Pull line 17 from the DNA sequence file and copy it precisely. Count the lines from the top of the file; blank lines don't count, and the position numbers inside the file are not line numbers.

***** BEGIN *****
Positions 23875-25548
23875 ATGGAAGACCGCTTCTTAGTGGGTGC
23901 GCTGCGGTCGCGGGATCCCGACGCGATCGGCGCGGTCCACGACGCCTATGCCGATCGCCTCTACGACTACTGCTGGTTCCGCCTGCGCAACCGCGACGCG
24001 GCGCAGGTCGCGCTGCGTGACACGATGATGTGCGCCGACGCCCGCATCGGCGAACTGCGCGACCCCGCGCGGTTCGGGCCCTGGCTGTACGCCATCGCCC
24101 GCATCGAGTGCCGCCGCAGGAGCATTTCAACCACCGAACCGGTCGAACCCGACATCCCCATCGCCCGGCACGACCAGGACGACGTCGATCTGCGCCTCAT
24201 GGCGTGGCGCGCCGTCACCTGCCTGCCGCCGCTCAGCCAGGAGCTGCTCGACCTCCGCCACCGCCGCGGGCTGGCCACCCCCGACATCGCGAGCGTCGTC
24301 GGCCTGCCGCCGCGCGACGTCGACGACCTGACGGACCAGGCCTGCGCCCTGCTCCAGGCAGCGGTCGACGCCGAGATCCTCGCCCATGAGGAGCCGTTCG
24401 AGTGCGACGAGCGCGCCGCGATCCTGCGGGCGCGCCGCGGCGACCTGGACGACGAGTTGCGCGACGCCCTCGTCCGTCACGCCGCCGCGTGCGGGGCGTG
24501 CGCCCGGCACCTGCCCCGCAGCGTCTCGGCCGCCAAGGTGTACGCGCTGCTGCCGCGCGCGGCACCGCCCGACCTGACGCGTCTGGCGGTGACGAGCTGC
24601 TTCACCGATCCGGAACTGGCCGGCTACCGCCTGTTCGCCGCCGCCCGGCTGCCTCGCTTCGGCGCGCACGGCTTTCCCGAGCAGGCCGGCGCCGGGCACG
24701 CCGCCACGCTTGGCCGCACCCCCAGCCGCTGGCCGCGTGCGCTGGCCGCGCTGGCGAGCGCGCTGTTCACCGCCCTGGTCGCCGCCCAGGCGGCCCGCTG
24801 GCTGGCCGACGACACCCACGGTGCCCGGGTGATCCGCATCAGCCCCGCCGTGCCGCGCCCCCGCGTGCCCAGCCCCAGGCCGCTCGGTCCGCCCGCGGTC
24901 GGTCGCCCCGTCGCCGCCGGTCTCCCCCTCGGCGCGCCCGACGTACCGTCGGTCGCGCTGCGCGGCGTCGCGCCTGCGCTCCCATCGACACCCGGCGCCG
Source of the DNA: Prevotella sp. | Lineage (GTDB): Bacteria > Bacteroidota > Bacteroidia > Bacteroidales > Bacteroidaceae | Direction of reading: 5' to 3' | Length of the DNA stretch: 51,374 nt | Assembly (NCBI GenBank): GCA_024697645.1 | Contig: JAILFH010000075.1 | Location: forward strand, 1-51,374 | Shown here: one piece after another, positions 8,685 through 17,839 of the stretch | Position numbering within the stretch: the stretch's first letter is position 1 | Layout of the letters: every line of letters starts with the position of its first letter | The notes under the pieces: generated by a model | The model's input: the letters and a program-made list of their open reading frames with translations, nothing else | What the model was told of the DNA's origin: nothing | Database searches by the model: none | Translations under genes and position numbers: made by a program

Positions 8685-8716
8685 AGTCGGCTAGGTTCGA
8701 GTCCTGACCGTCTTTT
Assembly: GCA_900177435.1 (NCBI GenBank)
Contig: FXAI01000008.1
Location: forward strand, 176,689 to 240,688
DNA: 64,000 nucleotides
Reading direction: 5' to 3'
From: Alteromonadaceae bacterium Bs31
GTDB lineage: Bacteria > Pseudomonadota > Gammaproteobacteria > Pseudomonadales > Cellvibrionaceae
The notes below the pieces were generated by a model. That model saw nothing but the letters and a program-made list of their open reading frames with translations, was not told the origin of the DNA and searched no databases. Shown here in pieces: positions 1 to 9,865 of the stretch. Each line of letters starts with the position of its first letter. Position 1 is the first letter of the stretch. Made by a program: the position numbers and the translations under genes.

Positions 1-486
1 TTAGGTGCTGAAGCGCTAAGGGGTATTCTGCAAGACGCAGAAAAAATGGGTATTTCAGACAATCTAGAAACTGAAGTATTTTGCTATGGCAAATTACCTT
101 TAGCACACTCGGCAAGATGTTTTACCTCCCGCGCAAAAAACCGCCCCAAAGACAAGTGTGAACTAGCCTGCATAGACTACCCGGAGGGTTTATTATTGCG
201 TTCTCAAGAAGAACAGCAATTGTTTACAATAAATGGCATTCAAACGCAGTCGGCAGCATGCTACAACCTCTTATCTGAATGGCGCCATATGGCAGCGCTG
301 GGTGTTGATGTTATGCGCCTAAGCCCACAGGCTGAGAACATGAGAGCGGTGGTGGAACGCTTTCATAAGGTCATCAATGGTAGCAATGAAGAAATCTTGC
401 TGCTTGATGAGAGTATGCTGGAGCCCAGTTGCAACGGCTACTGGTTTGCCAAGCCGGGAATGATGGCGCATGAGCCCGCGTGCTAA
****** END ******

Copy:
8701 GTCCTGACCGTCTTTT